In this article, Tyto Robotics highlights some things to consider when deciding whether building your own drone test stand or purchasing one is best for your project.
Every year we have clients come to us after having attempted to build their own test stand to characterize their drone’s motors and propellers. Despite some clients reporting they achieved their objectives, many also mentioned the resources invested were not worth it, as they lost focus on the main goals of their project.
If you are finding yourself in the same situation: trying to decide whether to purchase or build a test stand yourself, we encourage you to read this article. It may bring to light some factors you haven’t considered.
This industry is extremely competitive and we know that time to market is critical. Our test stands are generally in stock so you can start testing within a few days of placing your order.
(Please note that this article refers to professional drone builds and test stands.)
1. Electro-magnetic Considerations
Motors generate a huge amount of EMI, which tends to add noise in measurements and can make USB dataloggers crash (as we have discovered through R&D). These problems are hard to identify and it is best to carefully design and simulate electrical connections early. Time needs to be set aside to diagnose EMI issues, and an electronics engineer with expertise in power electronics, EMI, and grounding should be consulted.
2. Finding the Right Load Cells
Based on our research, a commercial multi-axis load cell (that measures torque and thrust simultaneously) is difficult to source with the proper ratio of thrust/torque. This usually means one of the two measurements will not make use of the load cell’s full scale of measurement, resulting in lower accuracy. Furthermore, our load cells are designed to minimize airflow restrictions while maintaining a minimum thickness in order to test coaxial systems. Commercially available load cells will not have that level of specialization.
3. Calibration and Verification
Finding the right load cells is just the beginning, then designing a way to calibrate them and verifying the calibration is an additional task. For powertrain testing, thrust and torque are never present alone; it is important to calibrate the load cells as close to its operational condition as possible, which means to calibrate both thrust and torque at the same time and to take crosstalk into account when generating the polynomial. Without a calibration machine, there is also no way to re-calibrate them after many hours of use. That is why we calibrate all of our load cells in house to ASTM standards and offer our clients the option of a yearly re-calibration for their force measurement unit.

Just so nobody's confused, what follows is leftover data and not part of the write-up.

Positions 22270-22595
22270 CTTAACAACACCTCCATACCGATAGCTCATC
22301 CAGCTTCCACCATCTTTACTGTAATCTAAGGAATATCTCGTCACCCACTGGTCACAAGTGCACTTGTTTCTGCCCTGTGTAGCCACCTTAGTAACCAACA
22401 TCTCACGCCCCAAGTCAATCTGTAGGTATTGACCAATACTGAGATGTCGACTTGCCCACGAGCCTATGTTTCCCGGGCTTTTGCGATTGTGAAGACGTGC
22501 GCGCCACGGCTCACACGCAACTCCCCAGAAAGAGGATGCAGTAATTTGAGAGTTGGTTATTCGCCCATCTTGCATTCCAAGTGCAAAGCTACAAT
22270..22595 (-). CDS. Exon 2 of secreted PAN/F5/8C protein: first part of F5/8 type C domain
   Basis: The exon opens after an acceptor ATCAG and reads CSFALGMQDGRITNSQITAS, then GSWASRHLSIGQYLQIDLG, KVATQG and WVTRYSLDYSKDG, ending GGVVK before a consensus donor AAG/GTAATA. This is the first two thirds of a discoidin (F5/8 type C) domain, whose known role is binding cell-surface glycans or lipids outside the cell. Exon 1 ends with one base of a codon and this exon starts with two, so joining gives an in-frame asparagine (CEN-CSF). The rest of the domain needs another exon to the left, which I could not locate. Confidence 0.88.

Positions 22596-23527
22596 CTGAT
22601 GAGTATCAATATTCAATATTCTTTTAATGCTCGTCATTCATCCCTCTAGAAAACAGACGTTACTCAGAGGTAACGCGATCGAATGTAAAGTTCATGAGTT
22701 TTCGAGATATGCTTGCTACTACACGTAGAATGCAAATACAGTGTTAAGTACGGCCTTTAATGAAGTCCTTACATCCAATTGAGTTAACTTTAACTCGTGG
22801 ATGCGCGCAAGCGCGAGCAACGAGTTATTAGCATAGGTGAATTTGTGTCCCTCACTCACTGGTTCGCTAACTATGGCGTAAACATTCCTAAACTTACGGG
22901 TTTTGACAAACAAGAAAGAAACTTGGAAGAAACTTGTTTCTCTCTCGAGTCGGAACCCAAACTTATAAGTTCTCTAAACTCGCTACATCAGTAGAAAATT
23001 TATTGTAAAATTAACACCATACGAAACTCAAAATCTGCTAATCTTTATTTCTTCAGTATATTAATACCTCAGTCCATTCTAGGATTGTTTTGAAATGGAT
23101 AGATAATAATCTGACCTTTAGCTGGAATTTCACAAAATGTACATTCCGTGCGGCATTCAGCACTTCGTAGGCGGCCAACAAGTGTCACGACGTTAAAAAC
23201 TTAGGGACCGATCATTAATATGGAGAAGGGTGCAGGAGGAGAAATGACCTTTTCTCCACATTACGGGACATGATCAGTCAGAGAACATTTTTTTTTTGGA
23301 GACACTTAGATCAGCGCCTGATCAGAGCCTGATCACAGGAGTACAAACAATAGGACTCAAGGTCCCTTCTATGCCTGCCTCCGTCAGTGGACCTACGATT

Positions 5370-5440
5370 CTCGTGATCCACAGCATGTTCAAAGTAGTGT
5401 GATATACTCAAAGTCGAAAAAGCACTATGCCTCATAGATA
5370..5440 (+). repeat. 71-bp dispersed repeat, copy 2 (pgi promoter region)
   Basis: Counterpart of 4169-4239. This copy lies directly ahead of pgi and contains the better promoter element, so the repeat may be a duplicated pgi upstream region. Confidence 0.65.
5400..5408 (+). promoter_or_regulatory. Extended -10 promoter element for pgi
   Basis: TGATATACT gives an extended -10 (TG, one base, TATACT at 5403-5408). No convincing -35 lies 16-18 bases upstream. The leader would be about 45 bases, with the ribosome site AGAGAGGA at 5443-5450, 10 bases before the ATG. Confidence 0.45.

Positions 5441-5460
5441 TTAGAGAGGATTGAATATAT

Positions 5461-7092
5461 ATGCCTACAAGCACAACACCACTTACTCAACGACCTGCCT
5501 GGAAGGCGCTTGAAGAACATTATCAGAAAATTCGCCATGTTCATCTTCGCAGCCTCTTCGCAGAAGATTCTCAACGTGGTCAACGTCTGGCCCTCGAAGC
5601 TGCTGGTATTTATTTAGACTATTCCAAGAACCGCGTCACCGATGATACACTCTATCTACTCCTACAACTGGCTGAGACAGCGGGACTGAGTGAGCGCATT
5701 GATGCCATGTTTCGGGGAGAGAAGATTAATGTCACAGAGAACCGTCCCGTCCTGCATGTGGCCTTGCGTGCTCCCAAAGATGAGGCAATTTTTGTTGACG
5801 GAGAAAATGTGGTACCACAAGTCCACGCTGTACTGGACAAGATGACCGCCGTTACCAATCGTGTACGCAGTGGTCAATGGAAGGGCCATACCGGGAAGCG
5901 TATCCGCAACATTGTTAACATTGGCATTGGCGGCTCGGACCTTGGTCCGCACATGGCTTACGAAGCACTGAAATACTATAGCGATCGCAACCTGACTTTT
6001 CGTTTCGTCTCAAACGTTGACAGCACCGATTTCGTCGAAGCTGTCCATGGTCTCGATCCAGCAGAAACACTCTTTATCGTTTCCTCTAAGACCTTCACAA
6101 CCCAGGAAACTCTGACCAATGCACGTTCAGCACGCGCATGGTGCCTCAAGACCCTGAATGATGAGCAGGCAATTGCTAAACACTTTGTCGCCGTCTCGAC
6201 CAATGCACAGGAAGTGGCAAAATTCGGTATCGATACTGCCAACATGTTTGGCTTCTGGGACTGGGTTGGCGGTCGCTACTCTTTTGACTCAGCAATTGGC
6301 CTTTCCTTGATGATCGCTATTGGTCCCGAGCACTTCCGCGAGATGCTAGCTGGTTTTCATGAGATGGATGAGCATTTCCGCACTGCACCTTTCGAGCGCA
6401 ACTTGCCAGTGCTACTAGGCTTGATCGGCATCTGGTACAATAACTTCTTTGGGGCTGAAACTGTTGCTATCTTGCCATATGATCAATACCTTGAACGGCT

4. Developing a Software
When we developed our new generation of test equipment, redesigning the software took just as long as redesigning the hardware. The complexity of the software depends on what features you want, but controlling the test stand and data logging are the bare minimum you’ll need.
The Flight Stand software (figure 2) controls the test stand via manual or automated tests, displays live data on customizable plots, stores and displays saved data, prepares data for export, and has many additional features for data processing (see part 5). In addition, it does all this simultaneously at a 1,000 Hz sampling rate.
5. Data Processing
Beyond recording data, the way the data is processed can have a large impact on your workload. We’ve added several data processing features to our software to make data handling and analysis easier:
- Adding a low-pass filter option to smooth out data
- Data resampling at different frequencies
- Powertrain mapping
These features take time to program, but they save time for the user and are highly practical.
6. Safety and mechanical tests
Some unexpected challenges when designing a test stand can include identifying the stand’s resonance frequencies and finding ways to limit vibration. Without knowing the resonance frequencies, you are more likely to damage the stand and your propulsion system. With vibration, there is always a trade-off between stability and measurement accuracy, and it can be challenging to find the sweet spot.
7. Coaxial Testing Configurations
After mastering a single-rotor testing set-up, there is the possibility you will want to test dual motors in a coaxial or offset configuration. Face-to-face propeller configurations are simple enough, but back-to-back configurations, as is seen in many quadcopters, are more of a challenge. Getting the rotors reasonably close to one another takes careful design and planning. With our Flight Stand 15/50 (figure 3), coaxial stands can safely operate in a back-to-back configuration with only 9 mm of separation, which comes to about 91 mm of separation between motors.
8. Designing a compact solution for minimum airflow disturbance
Another factor that takes significant development time is designing a compact test solution. If the test stand itself interacts too much with the airflow from your propellers, it will affect your readings. Building a compact solution that doesn’t compromise on stability is a lengthy endeavor.
One of our priorities when redesigning our test stands was to have a compact design that would interfere with the airflow less than or little more than the motor itself.
9. Under-performance due to imprecise measurement
This is a consequence that all drone builders dread: you’ve built an aircraft based on data you thought was reliable, and now you’re facing a situation where your prototype’s performance is less than what was expected/promised.
Our test stands have an error rate of <0.5%, so you can be sure the results are highly accurate.
Our test stands may not always fit your project requirements, but we hope after reading this article, you will have the knowledge to make an educated decision on whether building your own test stand or purchasing one is best for your project.